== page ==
Arizona's solar net metering conflict may be over until the next rate-setting process. But the state is only at the beginning stages of dealing with disruptive energy technologies.

Along with a renewed focus on how to structure solar promotion policies in 2014, Arizona regulators may take a wide-ranging look at how energy storage, home energy management, microgrids and high penetrations of distributed generation will impact how power companies deliver service to customers.

It seems Arizona may be ready to embrace the grid edge -- in concept anyway.

Last week, Arizona Corporation Commissioner Bob Burns issued a letter calling for a series of workshops over the coming year on "innovations and technological developments" in the electricity sector that will change utility business models. In his letter, Commissioner Burns implied that net metering is just the warm up act for what utilities will have to deal with in the coming years. 

"The proposed scope of this docket is to review the following major innovations and technological areas that appear to have the greatest potential to impact the current energy utility model," wrote Commissioner Burns.

Here are six of the technology and service areas outlined in the letter.

1. Distributed Supply and Storage Resources Enabling Customer Self-Supply: Includes any distributed supply resources (solar technology, fuel cells, etc.); distributed storage devices (battery, flywheel, thermal storage, etc.); and customer shared generation (virtual net metering, etc.)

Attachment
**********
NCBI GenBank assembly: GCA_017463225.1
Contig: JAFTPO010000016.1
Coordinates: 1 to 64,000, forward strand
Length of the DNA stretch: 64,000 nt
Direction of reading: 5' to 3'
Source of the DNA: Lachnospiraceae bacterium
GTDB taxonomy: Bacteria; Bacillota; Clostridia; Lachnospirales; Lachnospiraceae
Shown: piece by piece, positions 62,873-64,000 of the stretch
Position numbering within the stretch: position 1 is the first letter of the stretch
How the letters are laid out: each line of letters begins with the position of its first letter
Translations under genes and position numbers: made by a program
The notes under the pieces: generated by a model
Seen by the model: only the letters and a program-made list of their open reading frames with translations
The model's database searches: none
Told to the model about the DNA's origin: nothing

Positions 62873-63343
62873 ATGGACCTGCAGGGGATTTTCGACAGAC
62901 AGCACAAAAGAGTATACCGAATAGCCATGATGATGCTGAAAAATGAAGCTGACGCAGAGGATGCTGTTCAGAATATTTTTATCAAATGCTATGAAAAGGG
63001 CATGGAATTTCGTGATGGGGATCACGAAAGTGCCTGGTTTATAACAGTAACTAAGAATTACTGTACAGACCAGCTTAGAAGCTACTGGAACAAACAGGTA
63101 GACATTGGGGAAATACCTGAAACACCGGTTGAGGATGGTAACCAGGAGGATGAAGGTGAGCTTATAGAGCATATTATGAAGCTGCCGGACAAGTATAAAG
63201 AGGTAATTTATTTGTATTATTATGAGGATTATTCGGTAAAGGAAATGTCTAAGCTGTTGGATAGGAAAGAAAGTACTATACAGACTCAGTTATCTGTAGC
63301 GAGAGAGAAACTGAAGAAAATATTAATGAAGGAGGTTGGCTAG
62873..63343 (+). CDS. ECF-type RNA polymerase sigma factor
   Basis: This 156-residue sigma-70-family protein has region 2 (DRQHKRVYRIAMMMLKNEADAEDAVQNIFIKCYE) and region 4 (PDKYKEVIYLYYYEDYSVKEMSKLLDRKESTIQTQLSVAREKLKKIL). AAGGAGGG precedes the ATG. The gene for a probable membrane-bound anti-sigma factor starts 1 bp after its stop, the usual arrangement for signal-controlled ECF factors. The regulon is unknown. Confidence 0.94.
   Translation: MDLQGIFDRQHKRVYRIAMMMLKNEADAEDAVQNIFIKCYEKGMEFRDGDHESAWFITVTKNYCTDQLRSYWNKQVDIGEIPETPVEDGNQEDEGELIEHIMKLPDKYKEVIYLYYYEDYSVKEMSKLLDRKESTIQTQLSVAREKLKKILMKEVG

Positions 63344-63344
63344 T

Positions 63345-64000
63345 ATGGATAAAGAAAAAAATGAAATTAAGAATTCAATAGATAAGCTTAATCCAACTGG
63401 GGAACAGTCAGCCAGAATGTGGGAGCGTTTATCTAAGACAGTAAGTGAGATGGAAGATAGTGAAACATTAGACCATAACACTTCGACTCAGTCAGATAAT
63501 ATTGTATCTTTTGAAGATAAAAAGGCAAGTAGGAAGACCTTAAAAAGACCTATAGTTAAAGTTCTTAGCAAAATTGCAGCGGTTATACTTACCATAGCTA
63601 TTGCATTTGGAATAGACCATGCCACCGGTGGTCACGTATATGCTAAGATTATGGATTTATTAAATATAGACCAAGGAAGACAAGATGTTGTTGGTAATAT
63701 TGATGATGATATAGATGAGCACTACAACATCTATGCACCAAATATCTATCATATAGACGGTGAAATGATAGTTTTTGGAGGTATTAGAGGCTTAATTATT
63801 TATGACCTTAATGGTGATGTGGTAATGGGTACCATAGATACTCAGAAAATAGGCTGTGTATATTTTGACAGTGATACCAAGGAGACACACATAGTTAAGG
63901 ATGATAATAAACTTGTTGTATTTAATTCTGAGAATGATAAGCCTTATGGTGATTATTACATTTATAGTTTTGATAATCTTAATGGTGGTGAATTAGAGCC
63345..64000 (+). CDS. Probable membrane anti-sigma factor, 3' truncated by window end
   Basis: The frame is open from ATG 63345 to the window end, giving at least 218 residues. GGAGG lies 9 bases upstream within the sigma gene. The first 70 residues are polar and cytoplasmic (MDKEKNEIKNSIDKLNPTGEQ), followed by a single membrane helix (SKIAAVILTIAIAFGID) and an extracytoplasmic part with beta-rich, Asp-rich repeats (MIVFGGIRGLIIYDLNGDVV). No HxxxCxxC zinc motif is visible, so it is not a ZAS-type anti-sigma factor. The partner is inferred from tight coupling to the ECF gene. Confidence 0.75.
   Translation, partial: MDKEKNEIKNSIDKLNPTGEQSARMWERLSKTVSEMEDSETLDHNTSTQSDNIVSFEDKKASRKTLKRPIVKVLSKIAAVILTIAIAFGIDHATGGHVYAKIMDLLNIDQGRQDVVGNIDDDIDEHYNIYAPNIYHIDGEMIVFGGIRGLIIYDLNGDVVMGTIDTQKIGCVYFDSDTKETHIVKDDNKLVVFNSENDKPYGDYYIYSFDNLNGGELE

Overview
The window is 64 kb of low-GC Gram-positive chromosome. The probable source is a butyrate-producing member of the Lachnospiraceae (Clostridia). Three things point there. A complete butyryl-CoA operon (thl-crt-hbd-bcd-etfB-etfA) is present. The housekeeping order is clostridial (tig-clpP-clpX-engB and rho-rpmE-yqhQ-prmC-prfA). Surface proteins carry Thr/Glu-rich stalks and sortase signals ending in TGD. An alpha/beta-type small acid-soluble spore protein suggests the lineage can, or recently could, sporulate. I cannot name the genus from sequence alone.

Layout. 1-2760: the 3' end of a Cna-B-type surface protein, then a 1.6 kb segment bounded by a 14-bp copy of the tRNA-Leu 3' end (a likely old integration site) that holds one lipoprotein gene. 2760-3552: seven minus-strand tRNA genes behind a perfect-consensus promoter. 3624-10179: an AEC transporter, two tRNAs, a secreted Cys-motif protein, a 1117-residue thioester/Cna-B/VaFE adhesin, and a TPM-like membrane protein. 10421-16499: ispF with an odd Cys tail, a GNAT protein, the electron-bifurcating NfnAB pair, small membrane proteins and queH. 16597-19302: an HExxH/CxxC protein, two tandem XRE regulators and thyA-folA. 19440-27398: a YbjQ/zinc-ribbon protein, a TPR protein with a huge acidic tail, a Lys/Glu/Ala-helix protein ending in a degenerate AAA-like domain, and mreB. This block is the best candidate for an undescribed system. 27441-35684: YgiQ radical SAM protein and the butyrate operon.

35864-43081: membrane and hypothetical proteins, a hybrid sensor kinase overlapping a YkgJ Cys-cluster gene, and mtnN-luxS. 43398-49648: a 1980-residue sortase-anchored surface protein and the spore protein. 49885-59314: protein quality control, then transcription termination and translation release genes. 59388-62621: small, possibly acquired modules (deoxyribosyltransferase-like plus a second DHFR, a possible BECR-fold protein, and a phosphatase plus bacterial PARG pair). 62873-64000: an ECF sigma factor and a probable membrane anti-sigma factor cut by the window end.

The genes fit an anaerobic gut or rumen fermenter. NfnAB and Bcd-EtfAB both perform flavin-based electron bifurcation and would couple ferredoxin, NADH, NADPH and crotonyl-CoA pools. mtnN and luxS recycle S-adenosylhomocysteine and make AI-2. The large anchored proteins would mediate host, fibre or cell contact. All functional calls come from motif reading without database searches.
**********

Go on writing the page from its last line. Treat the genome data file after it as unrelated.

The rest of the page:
2. Customer Load Management Technology, Energy Efficiency, Major New Loads and Related Services: Includes customer energy information systems, demand controllers, real-time pricing controls, plug-in electric vehicles, demand response, and alternative services arrangements for customer energy management, etc.

3. Utility-Scale Solar Technology: Includes pumped storage (hydro, compressed air) battery, flywheel, etc.

4. Metering Technology and Services: Includes electronic meters, communications systems (one-way, two-way, real-time), alternative arrangements for meter reading, meter services, meter data management, etc. 

5. Transmission and Distribution Automation: Includes real-time information access for situational awareness, real-time physical monitoring and manual control, automated technologies for system self-healing, etc.

6. Micro-Grids: Includes grid-tied and isolated. 

Commissioner Burns played an important role in the recent compromise over net metering in Arizona. Although his proposal for a fixed monthly charge of $0.70 per kilowatt on solar systems was far lower than what Arizona Public Service wanted and a bit higher than what the solar industry wanted, it helped get an agreement passed.

Now Burns is preparing the Arizona Corporation Commission for a future that could bring many more difficult choices for regulators.

"We are excited to see that many of the topics at these workshops point to an energy future where customers are taking greater control of their energy usage and are active participants in the energy marketplace," said Annie Lappé, solar policy director at the Vote Solar Initiative, in response to the letter.

That may not excite a utility such as Arizona Public Service, which has long argued that solar is a drain on grid infrastructure. However, Lappé believes the convergence of technologies outlined by Commissioner Burns could create new opportunities to harden the grid and accommodate higher penetrations of solar.

"It is very strategic for the commission to study the ways in which resources like distributed solar could provide more benefits to the grid if coupled with storage and new customer load management technologies," said Lappé.

The battle over net metering could just be the start of utility disruption in Arizona. How effectively the state deals with coming changes depends on how the commission addresses new technology trends. These workshops are a start.